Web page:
I wonder when they’ll come again, I wonder when
I wonder when they’ll come again, I wonder when
I wonder when they’ll come again, I wonder when

Something black broke another thing’s back
And something red killed another thing dead
Oh, the sick mirrors, the sick mirrors, the sick mirrors
The sick mirrors, the sick mirrors, the sick mirrors, the sick
Something red broke another thing’s head
And something black killed the other thing back
Oh, the sick mirrors, the sick mirrors, the sick mirrors
The sick mirrors, the sick mirrors, the sick mirrors, the sick

Something black broke another thing’s back
And something red killed another thing dead
Oh, the sick mirrors, the sick mirrors, the sick mirrors
The sick mirrors, the sick mirrors, the sick mirrors, the sick mirrors, the sick
Sick

We worship at the church of the hairy mother of God
We worship at the church of the hairy mother of God
We worship at the church of the hairy mother of God
We worship at the church of the hairy mother of God
Mother of God
With the sick mirrors, the sick mirrors, the sick mirrors, the sick mirrors, the sick, the sick
The mirrors sick, sick, sick, sss
The sick, sick, sick mirrors, uh

And something black broke another thing’s back
And something red killed the other thing dead
Oh, the sick mirrors, the sick mirrors, the sick mirrors
The sick mirrors, the sick mirrors, the sick mirrors, the sick mirrors
The sick mirrors, the sick mirrors, the sea mirrors, the sick mirrors
The sea, the sea, the sea, the sea mirrors me
Mirrors me, mirrors me, mirrors me, mirrors me
Mirrors me, mirrors me, mirrors me, mirrors me
Mirrors me, mirrors me, mirrors me, it does me

Death knows, death blows, death grows like a river
Death knows, death grows, death flows like a river
Death knows, death grows, death flows like a river
Death knows, death grows, death flows like a river

The final verse is from “Broccoli.”

John (after the song): “Thank you. I’ve neglected to mention [someone’s name I can’t make out] before I came on. I’m very thirsty tonight, sorry.”
Audience member: “I wish I did.”
John: “The miraculous image of sound washed ashore.”
Stage-hand: “Mister, sorry. Right this way. For you, press (?).” Perhaps someone had run onstage, or was going where he wasn’t supposed to?
John (scoffing): “Thank you. Heh. The miraculous image of sound washed ashore.”

An Unearthly Red

Audience member: (indecipherable)
John: “Wait, wait, wait, wait. Can we have the stage almost completely dark for this one, please, so the video can be seen? This is ‘Captain Clark Welcomes You Aboard Flight 23.’ If it is good enough for Williams Burroughs to fly, then I’m gonna go in it as well.”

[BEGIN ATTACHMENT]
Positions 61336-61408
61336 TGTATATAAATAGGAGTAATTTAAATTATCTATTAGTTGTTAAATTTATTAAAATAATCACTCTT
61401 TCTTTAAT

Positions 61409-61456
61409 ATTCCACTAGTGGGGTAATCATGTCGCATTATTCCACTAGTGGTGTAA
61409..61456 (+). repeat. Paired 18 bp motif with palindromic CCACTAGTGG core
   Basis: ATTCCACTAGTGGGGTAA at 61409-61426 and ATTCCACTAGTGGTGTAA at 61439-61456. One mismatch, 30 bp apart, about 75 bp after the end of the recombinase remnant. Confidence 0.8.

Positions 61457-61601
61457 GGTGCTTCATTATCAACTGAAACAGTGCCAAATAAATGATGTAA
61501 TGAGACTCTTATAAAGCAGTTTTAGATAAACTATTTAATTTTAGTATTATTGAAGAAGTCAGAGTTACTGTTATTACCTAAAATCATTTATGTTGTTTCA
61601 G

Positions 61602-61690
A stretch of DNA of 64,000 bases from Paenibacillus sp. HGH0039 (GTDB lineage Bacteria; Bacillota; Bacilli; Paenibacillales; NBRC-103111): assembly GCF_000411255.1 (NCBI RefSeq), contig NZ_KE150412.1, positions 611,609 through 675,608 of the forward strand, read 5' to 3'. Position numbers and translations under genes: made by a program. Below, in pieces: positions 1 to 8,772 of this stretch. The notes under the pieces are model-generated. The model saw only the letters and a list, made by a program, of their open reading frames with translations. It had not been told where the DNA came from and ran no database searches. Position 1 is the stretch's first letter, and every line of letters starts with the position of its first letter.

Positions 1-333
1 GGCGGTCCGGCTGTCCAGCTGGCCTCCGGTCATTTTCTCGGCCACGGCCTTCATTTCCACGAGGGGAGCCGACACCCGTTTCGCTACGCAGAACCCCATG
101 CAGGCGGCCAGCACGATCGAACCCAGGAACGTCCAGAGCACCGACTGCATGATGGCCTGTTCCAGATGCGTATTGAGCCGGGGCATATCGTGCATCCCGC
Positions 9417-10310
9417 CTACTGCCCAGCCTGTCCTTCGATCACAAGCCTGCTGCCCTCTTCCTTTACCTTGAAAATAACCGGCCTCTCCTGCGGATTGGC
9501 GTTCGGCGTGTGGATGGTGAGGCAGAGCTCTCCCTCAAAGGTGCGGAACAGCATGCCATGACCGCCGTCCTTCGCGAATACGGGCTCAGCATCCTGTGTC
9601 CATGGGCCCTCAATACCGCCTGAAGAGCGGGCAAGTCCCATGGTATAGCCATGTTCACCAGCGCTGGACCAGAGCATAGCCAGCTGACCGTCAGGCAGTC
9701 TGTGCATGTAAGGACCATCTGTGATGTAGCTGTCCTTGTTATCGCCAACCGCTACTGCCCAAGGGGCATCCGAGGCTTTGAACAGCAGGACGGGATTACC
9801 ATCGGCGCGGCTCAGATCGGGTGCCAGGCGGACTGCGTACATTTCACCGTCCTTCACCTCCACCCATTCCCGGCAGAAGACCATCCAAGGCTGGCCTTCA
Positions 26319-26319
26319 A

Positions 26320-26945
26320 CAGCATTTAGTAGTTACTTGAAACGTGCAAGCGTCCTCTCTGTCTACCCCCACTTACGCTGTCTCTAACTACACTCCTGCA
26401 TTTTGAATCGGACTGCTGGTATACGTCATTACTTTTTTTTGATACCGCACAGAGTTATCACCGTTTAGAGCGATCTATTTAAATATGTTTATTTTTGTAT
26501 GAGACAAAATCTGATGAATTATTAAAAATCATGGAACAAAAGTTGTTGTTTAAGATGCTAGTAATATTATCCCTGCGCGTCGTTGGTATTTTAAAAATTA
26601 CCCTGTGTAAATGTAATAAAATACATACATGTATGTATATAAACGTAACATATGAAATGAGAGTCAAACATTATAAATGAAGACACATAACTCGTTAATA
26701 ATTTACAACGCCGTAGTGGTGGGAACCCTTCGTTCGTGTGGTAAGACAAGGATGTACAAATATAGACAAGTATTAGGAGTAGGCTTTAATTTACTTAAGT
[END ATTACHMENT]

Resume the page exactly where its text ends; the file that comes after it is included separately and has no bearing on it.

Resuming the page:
Oh, ching, ah! [repeated]
Oh, ching
Oh, whuh, whuh?

Poet boys, poet boys [?]
Space boys, space boys
Oh, poetry boys, poetry boys [?]
Young boys, golden boy
Golden boys, golden boys

Passion boys, sterner boys [?]
The younger boys, golden boys
Golchi boys, boring boys
Poetry boys, golden boys

Ahhh!

Golchi boys, forever boys
Golden boys, mushroom boys
Mushrooms boys, mushroom boys
Mushrooms boys, sucking boys [?]
Mushroom boys, space boys
Poetry boys, game boys [?]
Golden boys, golden boy
Golden boys, golchi boys
Timing boys, space boys [?]
Eat your boys, broken boys [?]
Poetry boys, poetry boys
Young boys, where the boys? [?]
Mirrored boys, poetry boys [?]
Poetry boys, space boys

My younger boys [?]
Trust me, boys [?]
Faster, boys
Poetry boys, broken boys
Mushroom boys, mushroom boys
Space boys, golden boys
Golden boys, golden boys
Gold boys, bold boys [?]
Golden boys, golden boys
Broken boys, golden boys [?]

Peter mixes in the ending “Constant Shallowness Leads to Evil” at the end of the performance, but John sings no lyrics from the song.

John’s closing words: “Thank you very much. That’s it for us this evening. They wouldn’t let us play as we asked, what you wanted, but next time, maybe. Thanks for coming to see us.”

Regardless of Robin’s testimony, it seems Coil were upset they couldn’t play their full set after all.

Soundcheck Notes

Only about a minute and a half of the soundcheck was recorded, in four small clips.

Sick Mirrors

Something black
Something red
Something black broke another thing-

Anarcadia: All Horned Animals

John rings the horse bells into his microphone and listens to the echo effect.

John (to Mike): “Listen, listen, yes. So when you, when you come in, come in a little bit later. Give it time to get to the second verse, and then-”
Mike: “Okay.”
John: “Yeah.”

Line-up

John Balance – vocals, sleigh bells on “Anarcadia: All Horned Animals”